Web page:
Parenting coach and columnist Meghan Leahy answered questions recently in a Washington Post online chat. Here is an edited excerpt.
Q: My son has long(ish) hair compared with other boys his age. He is 7. I found out that other kids in class have told him multiple times that he has girl hair. My son finally came home and said he wants a haircut so he can have "boy hair." Before this school year, he loved his hair, so the only reason he wants to cut it is because of what the other kids are saying. Should I let him cut his hair just to conform? Or am I going too deep with this?
A: It is painful to see our children fall victim to our larger culture, but it is somewhat inevitable (unless you go off the grid). But I would not become too attached to his hair, and he shouldn't either.
At 7, the need to feel part of the pack is strong, and not letting him cut his hair could result in miseries that are simply not worth it. Stay in talks with him about it, cut the hair, grow it back, cut it again. It is a fluid situation. More importantly, keep him surrounded by people and activities that are character-strengthening and value his special spirit.
Q: My 6-year-old daughter will often "act up" when she is in an area where it would be difficult to discipline her appropriately. I know she is cognizant of this safe zone, and it is sometimes difficult to know how to handle such a situation without causing a scene, or how to properly discipline her after we have left the safe area.
A: Where does this safe zone mean?
I am going to say something that may cause people to roll their eyes, but you should be disciplining your daughter in a restaurant the same way you discipline her at home — just as you would speak to a co-worker respectfully at a formal meeting or in the hallway.
Not to say that we can give all of our time and attention to a child in a restaurant that we would at home, but as much as possible, your child should always feel safe with you — even if you are using boundaries and consequences.
Q: By safe zone, I mean an environment where she knows she can get away with acting up, because disciplining her (e.g. during a church service) would potentially cause a scene.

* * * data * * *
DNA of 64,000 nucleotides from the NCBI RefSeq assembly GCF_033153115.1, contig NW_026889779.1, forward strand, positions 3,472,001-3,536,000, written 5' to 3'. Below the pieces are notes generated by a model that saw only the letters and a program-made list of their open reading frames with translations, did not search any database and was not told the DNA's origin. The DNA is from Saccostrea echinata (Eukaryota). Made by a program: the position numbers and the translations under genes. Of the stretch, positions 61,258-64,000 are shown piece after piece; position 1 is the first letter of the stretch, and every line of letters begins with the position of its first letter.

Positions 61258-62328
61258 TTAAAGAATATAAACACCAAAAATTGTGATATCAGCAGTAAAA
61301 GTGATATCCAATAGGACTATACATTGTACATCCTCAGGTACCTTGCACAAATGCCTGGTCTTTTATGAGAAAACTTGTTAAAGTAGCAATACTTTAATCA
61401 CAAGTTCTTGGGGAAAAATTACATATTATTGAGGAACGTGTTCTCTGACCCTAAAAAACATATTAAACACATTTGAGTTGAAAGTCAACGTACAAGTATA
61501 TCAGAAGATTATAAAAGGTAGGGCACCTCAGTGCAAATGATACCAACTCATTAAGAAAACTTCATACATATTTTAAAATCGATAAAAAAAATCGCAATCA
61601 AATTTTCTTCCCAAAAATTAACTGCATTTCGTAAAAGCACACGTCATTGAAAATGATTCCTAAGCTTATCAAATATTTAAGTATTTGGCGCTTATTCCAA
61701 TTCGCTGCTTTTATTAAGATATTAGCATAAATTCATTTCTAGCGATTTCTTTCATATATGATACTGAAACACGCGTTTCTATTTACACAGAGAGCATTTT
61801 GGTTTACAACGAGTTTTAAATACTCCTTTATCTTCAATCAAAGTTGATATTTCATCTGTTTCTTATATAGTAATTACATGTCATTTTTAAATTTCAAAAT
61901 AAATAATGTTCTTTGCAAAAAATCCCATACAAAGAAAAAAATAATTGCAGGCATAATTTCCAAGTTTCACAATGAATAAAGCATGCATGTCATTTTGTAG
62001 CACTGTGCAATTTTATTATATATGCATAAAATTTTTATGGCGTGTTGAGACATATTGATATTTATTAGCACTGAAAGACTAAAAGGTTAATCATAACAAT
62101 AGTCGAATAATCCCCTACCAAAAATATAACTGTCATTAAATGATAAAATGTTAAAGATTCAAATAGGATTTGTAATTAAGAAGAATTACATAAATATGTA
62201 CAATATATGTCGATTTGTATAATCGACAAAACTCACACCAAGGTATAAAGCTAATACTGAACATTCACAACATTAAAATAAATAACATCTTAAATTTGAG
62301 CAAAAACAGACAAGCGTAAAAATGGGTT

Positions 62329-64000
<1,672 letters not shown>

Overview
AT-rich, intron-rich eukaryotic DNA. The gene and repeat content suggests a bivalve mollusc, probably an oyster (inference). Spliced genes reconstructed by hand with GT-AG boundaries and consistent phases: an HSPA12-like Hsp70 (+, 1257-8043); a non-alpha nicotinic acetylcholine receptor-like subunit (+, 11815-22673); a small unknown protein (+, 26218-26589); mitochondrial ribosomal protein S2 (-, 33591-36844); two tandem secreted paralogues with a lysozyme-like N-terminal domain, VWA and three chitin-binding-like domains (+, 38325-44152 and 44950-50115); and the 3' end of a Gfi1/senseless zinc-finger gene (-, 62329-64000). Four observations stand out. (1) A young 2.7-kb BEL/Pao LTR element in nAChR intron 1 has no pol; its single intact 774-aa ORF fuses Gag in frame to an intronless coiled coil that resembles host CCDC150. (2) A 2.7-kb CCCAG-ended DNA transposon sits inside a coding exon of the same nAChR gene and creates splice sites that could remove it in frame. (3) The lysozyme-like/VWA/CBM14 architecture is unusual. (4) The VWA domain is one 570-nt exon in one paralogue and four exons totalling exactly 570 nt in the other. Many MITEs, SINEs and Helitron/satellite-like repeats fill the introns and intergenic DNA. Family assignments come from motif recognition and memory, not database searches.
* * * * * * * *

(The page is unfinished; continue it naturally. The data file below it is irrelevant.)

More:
A: Thanks for the clarification. So, let's say she is "acting up." Not listening, fooling around, being silly, bothering others. She is 6, which means that if she is neurotypical, she behaves pretty well most of the time and then also has normal kid shenanigans the rest of the time. This means that when life is boring (church), the child's mind will find ways to occupy itself. Some children are more mature than others and can just stand/sit/wait, but some children can't control their impulses as long. This is not willful misbehavior. This is childhood.
If she is being really disruptive, I would take a bathroom break with her, and maybe get a sip of water or run outside a bit. Wait a couple of minutes and return to the service. Don't lecture and punish; that is only watering weeds (because you are paying attention to and growing the negative).
Now that you know that this will be a weekly problem, go ahead and pack a little bag of things she can do during the service. I always had a bag of markers, crayons, coloring books, paper, mazes, word searches, etc.
Tech is typically not welcome at church, but do what you must.
Extend some compassion to your daughter. She is not trying to be bad. She is bored, and I think she wants attention from you and this works.
Q: How much should my nearly 3-year-old daughter be learning? All her similarly aged friends in day care/preschool seem to be doing well with their ABCs, numbers, etc. But my daughter shows the opposite of interest in learning these things when I bring them up. She will speak gibberish or talk about something else, which indicates she has no interest in what I'm trying to teach her. I don't worry about it too much, but when I hear other moms talking about how important learning is and they don't want their kids just playing at day care/preschool, it leaves me feeling like I'm not doing something right. (I am a stay-at-home mom and she has a 1-year-old brother.) So, how much active learning do kids need to get at age 3? Is my daughter at a disadvantage because I don't spend my time making sure she knows how to spell her name? I would be happy to, but she has no interest.
That "wut" encompasses all my thoughts and feelings, which are as follows:
1. Immediately stop listening to these mothers as they churn their anxiety cauldrons and fuel each other's wrong thinking.
2. Look at the Centers for Disease Control and Prevention website for a basic list of developmental milestones for the average 3-year-old. And remember: Every child is different.
3. Find, use and trust a pediatrician whom your child sees regularly.
4. Know that if you read books yourself, if you own books, if you read with her and if you are educated, studies show that your child will also read.
5. Your child is fine. She was born with all of her genetic material right there. You are to tend to the environment. Forcing early learning can actually disrupt the healthy maturation of children. To understand more about this and what young children really need, read "Rest, Play, Grow: Making Sense of Preschoolers" by Deborah MacNamara.